77

This question already has an answer here:

I want to repeat the rows of a data.frame, each N times. The result should be a new data.frame (with nrow(new.df) == nrow(old.df) * N) keeping the data types of the columns.

Example for N = 2:

                        A B   C
  A B   C             1 j i 100
1 j i 100     -->     2 j i 100
2 K P 101             3 K P 101
                      4 K P 101

So, each row is repeated 2 times and characters remain characters, factors remain factors, numerics remain numerics, ...

My first attempt used apply: apply(old.df, 2, function(co) rep(co, each = N)), but this one transforms my values to characters and I get:

     A   B   C    
[1,] "j" "i" "100"
[2,] "j" "i" "100"
[3,] "K" "P" "101"
[4,] "K" "P" "101"

marked as duplicate by Jaap r Sep 13 at 8:11

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10 Answers 10

118
df <- data.frame(a=1:2, b=letters[1:2]) 
df[rep(seq_len(nrow(df)), each=2),]
  • 20
    You can use n.times <- c(2,4) ; df[rep(seq_len(nrow(df)), n.times),] if you want to vary the number of times each line is repeated. – Mark Miller Feb 25 '14 at 23:51
38

A clean dplyr solution, taken from here

library(dplyr)
df <- tibble(x = 1:2, y = c("a", "b"))
df %>% slice(rep(1:n(), each = 2))
6

If you can repeat the whole thing, or subset it first then repeat that, then this similar question may be helpful. Once again:

library(mefa)
rep(mtcars,10) 

or simply

mefa:::rep.data.frame(mtcars)
  • 11
    Aha! Another brilliant R function hidden deep inside an obcure specialist package with a totally unrelated name. I love this language! – smci May 20 '14 at 2:20
5

The rep.row function seems to sometimes make lists for columns, which leads to bad memory hijinks. I have written the following which seems to work well:

library(plyr)
rep.row <- function(r, n){
  colwise(function(x) rep(x, n))(r)
}
4

Adding to what @dardisco mentioned about mefa::rep.data.frame(), it's very flexible.

You can either repeat each row N times:

rep(df, each=N)

or repeat the entire dataframe N times (think: like when you recycle a vectorized argument)

rep(df, times=N)

Two thumbs up for mefa! I had never heard of it until now and I had to write manual code to do this.

4

For reference and adding to answers citing mefa, it might worth to take a look on the implementation of mefa::rep.data.frame() in case you don't want to include the whole package:

> data <- data.frame(a=letters[1:3], b=letters[4:6])
> data
  a b
1 a d
2 b e
3 c f
> as.data.frame(lapply(data, rep, 2))
  a b
1 a d
2 b e
3 c f
4 a d
5 b e
6 c f
4

There is a lovely vectorized solution that repeats only certain rows n-times each, possible for example by adding an ntimes column to your data frame:

  A B   C ntimes
1 j i 100      2
2 K P 101      4
3 Z Z 102      1

Method:

df <- data.frame(A=c("j","K","Z"), B=c("i","P","Z"), C=c(100,101,102), ntimes=c(2,4,1))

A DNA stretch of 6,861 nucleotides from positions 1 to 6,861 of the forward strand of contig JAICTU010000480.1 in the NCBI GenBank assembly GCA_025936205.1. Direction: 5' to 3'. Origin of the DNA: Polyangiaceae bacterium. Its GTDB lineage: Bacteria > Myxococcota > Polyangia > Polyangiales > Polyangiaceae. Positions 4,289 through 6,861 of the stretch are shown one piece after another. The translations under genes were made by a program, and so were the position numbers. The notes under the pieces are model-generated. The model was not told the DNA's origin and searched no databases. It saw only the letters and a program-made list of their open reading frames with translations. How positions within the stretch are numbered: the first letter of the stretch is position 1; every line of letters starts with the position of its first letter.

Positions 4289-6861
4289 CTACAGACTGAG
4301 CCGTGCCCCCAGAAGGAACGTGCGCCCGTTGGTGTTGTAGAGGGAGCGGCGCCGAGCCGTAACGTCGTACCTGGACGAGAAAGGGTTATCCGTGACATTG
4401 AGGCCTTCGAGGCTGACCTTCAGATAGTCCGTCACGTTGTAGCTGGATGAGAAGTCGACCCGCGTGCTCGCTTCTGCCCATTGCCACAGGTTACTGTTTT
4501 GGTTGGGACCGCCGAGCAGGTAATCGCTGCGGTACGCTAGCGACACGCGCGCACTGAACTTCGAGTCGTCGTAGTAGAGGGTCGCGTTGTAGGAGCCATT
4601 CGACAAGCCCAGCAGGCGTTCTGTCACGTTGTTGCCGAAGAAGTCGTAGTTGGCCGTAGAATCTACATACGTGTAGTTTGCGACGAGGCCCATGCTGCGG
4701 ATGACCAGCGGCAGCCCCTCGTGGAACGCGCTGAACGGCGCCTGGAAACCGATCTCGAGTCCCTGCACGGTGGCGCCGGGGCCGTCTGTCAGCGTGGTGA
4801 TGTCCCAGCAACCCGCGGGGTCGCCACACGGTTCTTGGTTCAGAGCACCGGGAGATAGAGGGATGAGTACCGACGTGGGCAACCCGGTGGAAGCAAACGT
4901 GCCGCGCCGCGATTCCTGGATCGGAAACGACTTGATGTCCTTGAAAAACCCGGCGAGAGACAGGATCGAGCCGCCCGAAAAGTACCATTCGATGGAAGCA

df <- as.data.frame(lapply(df, rep, df$ntimes))

Result:

  A B   C ntimes
1 Z Z 102      1
2 j i 100      2
3 j i 100      2
4 K P 101      4
5 K P 101      4
6 K P 101      4
7 K P 101      4

This is very similar to Josh O'Brien and Mark Miller's method:

df[rep(seq_len(nrow(df)), df$ntimes),]

However, that method appears quite a bit slower:

df <- data.frame(A=c("j","K","Z"), B=c("i","P","Z"), C=c(100,101,102), ntimes=c(2000,3000,4000))

microbenchmark::microbenchmark(
  df[rep(seq_len(nrow(df)), df$ntimes),],
  as.data.frame(lapply(df, rep, df$ntimes)),
  times = 10
)

Result:

Unit: microseconds
                                      expr      min       lq      mean   median       uq      max neval
   df[rep(seq_len(nrow(df)), df$ntimes), ] 3563.113 3586.873 3683.7790 3613.702 3657.063 4326.757    10
 as.data.frame(lapply(df, rep, df$ntimes))  625.552  654.638  676.4067  668.094  681.929  799.893    10
2

My solution similar as mefa:::rep.data.frame, but a little faster and cares about row names:

rep.data.frame <- function(x, times) {
    rnames <- attr(x, "row.names")
    x <- lapply(x, rep.int, times = times)
    class(x) <- "data.frame"
    if (!is.numeric(rnames))
        attr(x, "row.names") <- make.unique(rep.int(rnames, times))
    else
        attr(x, "row.names") <- .set_row_names(length(rnames) * times)
    x
}

Compare solutions:

library(Lahman)
library(microbenchmark)
microbenchmark(
    mefa:::rep.data.frame(Batting, 10),
    rep.data.frame(Batting, 10),
    Batting[rep.int(seq_len(nrow(Batting)), 10), ],
    times = 10
)
#> Unit: milliseconds
#>                                            expr       min       lq     mean   median        uq       max neval cld
#>              mefa:::rep.data.frame(Batting, 10) 127.77786 135.3480 198.0240 148.1749  278.1066  356.3210    10  a 
#>                     rep.data.frame(Batting, 10)  79.70335  82.8165 134.0974  87.2587  191.1713  307.4567    10  a 
#>  Batting[rep.int(seq_len(nrow(Batting)), 10), ] 895.73750 922.7059 981.8891 956.3463 1018.2411 1127.3927    10   b
1

try using for example

N=2
rep(1:4, each = N) 

as an index

0

Another way to do this would to first get row indices, append extra copies of the df, and then order by the indices:

df$index = 1:nrow(df)
df = rbind(df,df)
df = df[order(df$index),][,-ncol(df)]

Although the other solutions may be shorter, this method may be more advantageous in certain situations.

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